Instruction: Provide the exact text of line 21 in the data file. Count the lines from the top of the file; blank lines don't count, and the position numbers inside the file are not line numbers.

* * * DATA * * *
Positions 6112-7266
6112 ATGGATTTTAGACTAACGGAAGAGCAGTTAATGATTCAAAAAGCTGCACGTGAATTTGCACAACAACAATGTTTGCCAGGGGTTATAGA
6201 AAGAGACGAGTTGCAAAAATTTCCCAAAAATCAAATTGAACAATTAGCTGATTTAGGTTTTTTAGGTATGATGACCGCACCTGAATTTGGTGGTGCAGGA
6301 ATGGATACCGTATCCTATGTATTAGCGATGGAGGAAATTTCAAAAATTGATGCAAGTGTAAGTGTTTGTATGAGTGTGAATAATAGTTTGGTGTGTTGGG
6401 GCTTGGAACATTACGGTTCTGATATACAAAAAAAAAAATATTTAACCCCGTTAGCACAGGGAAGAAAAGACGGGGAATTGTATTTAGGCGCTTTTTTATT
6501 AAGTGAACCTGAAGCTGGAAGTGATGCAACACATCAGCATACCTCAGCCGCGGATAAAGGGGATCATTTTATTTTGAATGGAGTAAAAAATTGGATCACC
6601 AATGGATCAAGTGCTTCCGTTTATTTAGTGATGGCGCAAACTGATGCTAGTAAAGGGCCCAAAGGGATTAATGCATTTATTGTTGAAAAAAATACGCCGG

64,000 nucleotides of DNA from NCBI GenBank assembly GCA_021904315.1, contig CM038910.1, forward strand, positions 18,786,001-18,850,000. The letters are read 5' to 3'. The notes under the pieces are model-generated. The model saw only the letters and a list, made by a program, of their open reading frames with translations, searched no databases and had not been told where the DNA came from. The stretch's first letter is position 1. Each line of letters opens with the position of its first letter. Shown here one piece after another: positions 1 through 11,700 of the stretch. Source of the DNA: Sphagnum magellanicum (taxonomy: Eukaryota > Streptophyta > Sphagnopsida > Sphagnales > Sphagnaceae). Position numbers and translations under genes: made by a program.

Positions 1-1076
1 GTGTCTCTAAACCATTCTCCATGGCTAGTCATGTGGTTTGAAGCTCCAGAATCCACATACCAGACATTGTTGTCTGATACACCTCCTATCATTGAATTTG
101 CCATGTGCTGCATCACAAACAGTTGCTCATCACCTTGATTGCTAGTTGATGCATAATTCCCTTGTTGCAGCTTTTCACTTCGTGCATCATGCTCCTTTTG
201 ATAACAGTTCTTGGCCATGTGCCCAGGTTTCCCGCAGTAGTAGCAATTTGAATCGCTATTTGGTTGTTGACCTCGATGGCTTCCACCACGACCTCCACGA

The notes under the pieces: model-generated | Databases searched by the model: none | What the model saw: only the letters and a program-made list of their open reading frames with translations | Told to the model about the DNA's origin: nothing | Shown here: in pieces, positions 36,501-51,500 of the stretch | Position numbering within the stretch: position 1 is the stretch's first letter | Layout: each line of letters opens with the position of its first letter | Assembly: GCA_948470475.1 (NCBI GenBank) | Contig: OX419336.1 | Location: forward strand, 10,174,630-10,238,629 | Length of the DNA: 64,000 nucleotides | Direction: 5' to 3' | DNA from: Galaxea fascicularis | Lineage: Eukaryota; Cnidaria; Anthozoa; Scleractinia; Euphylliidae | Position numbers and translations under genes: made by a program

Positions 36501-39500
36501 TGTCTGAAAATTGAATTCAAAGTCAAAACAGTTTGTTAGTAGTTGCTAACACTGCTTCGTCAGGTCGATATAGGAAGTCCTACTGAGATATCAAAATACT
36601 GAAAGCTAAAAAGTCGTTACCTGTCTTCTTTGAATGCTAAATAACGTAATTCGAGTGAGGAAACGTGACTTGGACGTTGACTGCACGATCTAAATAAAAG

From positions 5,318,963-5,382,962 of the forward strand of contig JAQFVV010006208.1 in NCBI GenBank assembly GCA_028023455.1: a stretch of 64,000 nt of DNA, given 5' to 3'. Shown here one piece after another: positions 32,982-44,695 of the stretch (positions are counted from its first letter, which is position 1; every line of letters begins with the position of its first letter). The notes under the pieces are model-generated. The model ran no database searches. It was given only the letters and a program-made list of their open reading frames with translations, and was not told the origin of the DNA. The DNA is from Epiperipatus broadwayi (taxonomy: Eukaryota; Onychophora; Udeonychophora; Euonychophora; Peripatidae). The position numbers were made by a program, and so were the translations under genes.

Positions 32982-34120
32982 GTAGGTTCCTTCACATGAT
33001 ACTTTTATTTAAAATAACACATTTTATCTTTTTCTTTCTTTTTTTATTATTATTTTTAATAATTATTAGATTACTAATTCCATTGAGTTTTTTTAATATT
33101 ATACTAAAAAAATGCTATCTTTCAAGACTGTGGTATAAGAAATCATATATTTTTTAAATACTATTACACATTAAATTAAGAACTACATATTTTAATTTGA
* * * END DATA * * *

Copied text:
33101 ATACTAAAAAAATGCTATCTTTCAAGACTGTGGTATAAGAAATCATATATTTTTTAAATACTATTACACATTAAATTAAGAACTACATATTTTAATTTGA